The Directions provide that only corporate entities registered as a ‘company’can operate and engage in the business of P2P lending. Companies operating existing Platforms will have to obtain a certificate of Registration (“CoR”) from the RBI within a period of 3 months from the date of publication of the Directions.Additionally, the Directions provide for minimum capitalisation requirements, which need to be met before obtaining registration. This requirement is INR 2,00,00,000 (Rupees Two crore only), which is in line with the requirement for all NBFC’s in accordance with Section 45-IA of the Reserve Bank of India Act, 1934.

The Directions also provide the criteria on which registration will be determined.This includes ensuring that the Platform has the necessary technological and managerial resources, a robust IT system, fit and proper directors, a viable business plan etc. On being satisfied with an application, the RBI will first give an in-principle approval for setting up and operating a prospective NBFC-P2P platform. Within 12 months from the in-principle approval, the company must develop its technology platform as per the RBIs satisfaction, and also submit all other legal documentation as may be requested.

For a platform acting as a mere marketplace for the meeting of lenders and borrowers (one that does not provide any of the additional services described above), the capitalisation requirements contained in the Directions seem a little harsh. Additionally, the requirement may prevent start-ups from entering this space entirely, which will adversely affect innovation in this space.We recommend that the threshold should be revised downwards and can be made incremental with each year of an entity’s operations, to ensure that only companies that are growing continue to retain their license/registration.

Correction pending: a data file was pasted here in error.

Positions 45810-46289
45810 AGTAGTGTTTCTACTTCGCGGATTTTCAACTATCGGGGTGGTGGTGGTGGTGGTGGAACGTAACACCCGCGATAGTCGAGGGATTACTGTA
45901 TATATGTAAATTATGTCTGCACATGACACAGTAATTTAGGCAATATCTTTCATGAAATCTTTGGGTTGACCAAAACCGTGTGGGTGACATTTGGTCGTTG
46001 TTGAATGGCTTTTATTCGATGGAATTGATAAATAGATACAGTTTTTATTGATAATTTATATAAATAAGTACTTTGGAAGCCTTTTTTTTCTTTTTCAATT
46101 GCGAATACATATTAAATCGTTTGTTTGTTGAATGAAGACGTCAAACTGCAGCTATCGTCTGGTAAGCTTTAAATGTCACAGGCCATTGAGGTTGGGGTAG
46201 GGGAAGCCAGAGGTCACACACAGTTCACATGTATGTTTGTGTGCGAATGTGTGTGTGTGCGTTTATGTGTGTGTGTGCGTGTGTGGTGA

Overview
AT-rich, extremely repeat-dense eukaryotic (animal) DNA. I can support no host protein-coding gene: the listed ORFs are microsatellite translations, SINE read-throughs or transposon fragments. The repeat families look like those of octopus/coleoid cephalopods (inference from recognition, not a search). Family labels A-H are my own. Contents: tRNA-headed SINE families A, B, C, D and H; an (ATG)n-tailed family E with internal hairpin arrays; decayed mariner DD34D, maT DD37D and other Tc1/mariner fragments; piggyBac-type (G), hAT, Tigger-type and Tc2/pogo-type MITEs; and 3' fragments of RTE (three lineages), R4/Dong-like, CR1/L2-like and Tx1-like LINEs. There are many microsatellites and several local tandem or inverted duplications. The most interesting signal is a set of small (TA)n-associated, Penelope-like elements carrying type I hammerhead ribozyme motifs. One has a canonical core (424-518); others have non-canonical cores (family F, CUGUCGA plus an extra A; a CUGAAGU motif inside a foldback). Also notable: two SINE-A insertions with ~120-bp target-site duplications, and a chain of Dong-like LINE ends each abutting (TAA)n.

Permitted Activities

As per the Directions, the Platforms can perform the following activities/services:

  1. Mere Aggregator

The Platform can act as a mere aggregator, intermediary or marketplace to facilitate the meeting of lenders and borrowers. While they can participate in the lending/borrowing process in certain ways (described below), and cannot raise deposits in any capacity.

  1. Principle, Return and Guarantees

The Platform cannot guarantee the return of a loan to any lender or provide guarantees of no loss. This will ensure that all lenders signing up on the Platform do so at their own risk, and will hopefully bring about transparency by reducing instances of false advertisement/lending in the name of the Platform.

  1. Nature of the Loan

The Platform can allow lenders to offer only unsecured loans. This was the original idea behind P2P Platforms, and it allows customers with little/no security to avail of loans as well.

  1. Associated Businesses

The Platform shall not cross-sell any product except for loan specific insurance products.

  1. Financial don’ts for the Platform
  • The Platform cannot hold, on its own balance sheet, funds received from lenders for lending, or funds received from borrowers for servicing loans. This ensures that no money from any of the transaction on the Platform can be compromised by the Platform provider’s own financial standing as an entity;